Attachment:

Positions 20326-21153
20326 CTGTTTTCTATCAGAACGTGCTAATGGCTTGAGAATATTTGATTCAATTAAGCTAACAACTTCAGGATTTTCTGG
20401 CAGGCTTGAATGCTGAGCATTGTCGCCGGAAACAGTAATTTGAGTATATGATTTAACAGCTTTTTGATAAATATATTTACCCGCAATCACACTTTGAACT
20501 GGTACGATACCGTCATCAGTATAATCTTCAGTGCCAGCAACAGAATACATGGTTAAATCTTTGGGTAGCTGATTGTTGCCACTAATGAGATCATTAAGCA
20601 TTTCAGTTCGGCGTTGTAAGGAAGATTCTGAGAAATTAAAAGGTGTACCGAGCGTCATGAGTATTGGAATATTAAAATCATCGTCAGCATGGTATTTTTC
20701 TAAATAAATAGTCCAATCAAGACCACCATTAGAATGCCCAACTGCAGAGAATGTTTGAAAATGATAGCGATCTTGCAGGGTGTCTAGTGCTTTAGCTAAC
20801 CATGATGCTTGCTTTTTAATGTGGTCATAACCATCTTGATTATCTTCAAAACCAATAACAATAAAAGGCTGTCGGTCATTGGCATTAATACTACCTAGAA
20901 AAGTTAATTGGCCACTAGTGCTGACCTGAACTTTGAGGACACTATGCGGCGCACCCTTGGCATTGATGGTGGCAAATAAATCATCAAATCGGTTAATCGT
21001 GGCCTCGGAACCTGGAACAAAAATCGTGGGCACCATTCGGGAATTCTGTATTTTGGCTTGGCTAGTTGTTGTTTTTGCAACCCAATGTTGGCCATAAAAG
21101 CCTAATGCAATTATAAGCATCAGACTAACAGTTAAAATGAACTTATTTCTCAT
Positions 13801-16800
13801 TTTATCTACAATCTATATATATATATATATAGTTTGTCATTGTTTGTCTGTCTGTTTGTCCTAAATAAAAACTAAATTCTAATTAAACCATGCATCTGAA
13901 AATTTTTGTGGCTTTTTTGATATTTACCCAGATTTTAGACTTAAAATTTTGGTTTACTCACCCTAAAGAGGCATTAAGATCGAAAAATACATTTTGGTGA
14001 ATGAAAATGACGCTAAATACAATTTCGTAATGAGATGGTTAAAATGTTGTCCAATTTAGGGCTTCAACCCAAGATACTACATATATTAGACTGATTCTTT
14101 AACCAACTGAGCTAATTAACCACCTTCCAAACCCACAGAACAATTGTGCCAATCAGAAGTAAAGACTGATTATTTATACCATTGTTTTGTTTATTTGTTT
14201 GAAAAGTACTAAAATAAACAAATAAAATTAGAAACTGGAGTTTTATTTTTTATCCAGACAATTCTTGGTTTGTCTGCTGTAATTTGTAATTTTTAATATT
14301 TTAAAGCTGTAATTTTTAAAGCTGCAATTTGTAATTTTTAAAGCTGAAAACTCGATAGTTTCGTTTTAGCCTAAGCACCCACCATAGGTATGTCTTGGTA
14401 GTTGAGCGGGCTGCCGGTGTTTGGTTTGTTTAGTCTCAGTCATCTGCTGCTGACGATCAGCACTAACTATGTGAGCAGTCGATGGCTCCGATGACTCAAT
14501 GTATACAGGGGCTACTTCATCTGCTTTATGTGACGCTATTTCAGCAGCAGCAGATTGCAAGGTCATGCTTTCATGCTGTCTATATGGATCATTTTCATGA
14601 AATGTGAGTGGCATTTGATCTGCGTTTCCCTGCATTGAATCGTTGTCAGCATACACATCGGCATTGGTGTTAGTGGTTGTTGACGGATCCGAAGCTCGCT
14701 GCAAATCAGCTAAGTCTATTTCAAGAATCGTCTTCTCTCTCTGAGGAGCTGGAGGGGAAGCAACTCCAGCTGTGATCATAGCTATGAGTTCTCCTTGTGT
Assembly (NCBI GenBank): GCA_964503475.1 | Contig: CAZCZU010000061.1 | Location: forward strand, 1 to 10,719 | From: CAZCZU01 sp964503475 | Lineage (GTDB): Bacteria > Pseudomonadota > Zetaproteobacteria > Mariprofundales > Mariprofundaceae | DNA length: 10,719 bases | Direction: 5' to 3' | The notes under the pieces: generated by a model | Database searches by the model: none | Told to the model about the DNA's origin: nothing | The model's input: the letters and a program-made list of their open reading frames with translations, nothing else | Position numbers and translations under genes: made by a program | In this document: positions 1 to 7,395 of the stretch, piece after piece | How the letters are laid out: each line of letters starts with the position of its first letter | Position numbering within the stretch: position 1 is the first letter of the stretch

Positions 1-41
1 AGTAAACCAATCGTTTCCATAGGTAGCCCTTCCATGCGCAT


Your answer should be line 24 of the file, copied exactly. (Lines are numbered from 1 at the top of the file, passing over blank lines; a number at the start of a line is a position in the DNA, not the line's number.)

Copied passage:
1 AGTAAACCAATCGTTTCCATAGGTAGCCCTTCCATGCGCAT